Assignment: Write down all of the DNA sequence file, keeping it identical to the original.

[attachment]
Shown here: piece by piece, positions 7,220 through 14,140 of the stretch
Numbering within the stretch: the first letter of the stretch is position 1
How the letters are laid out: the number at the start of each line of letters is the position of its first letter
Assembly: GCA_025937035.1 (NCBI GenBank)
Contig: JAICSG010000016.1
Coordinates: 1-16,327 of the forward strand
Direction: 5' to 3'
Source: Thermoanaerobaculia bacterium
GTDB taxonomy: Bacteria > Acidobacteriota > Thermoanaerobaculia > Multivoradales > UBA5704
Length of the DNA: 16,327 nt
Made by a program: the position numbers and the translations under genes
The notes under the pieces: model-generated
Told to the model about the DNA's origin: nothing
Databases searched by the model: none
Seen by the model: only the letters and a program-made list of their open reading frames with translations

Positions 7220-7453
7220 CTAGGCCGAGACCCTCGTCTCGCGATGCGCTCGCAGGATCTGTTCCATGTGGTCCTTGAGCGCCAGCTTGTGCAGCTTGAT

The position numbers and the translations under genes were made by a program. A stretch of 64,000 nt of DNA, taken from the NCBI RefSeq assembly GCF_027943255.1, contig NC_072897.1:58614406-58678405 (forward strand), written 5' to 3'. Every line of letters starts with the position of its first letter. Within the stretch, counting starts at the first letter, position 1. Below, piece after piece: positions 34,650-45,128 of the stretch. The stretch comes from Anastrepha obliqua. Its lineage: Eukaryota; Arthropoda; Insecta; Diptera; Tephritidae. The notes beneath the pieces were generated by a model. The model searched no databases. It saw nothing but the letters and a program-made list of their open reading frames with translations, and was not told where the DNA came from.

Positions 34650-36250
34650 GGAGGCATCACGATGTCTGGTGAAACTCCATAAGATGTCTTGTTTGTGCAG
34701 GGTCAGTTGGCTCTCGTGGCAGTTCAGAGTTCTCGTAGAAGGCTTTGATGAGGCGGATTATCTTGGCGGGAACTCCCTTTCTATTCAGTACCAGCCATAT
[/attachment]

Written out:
Shown here: piece by piece, positions 7,220 through 14,140 of the stretch
Numbering within the stretch: the first letter of the stretch is position 1
How the letters are laid out: the number at the start of each line of letters is the position of its first letter
Assembly: GCA_025937035.1 (NCBI GenBank)
Contig: JAICSG010000016.1
Coordinates: 1-16,327 of the forward strand
Direction: 5' to 3'
Source: Thermoanaerobaculia bacterium
GTDB taxonomy: Bacteria > Acidobacteriota > Thermoanaerobaculia > Multivoradales > UBA5704
Length of the DNA: 16,327 nt
Made by a program: the position numbers and the translations under genes
The notes under the pieces: model-generated
Told to the model about the DNA's origin: nothing
Databases searched by the model: none
Seen by the model: only the letters and a program-made list of their open reading frames with translations

Positions 7220-7453
7220 CTAGGCCGAGACCCTCGTCTCGCGATGCGCTCGCAGGATCTGTTCCATGTGGTCCTTGAGCGCCAGCTTGTGCAGCTTGAT

The position numbers and the translations under genes were made by a program. A stretch of 64,000 nt of DNA, taken from the NCBI RefSeq assembly GCF_027943255.1, contig NC_072897.1:58614406-58678405 (forward strand), written 5' to 3'. Every line of letters starts with the position of its first letter. Within the stretch, counting starts at the first letter, position 1. Below, piece after piece: positions 34,650-45,128 of the stretch. The stretch comes from Anastrepha obliqua. Its lineage: Eukaryota; Arthropoda; Insecta; Diptera; Tephritidae. The notes beneath the pieces were generated by a model. The model searched no databases. It saw nothing but the letters and a program-made list of their open reading frames with translations, and was not told where the DNA came from.

Positions 34650-36250
34650 GGAGGCATCACGATGTCTGGTGAAACTCCATAAGATGTCTTGTTTGTGCAG
34701 GGTCAGTTGGCTCTCGTGGCAGTTCAGAGTTCTCGTAGAAGGCTTTGATGAGGCGGATTATCTTGGCGGGAACTCCCTTTCTATTCAGTACCAGCCATAT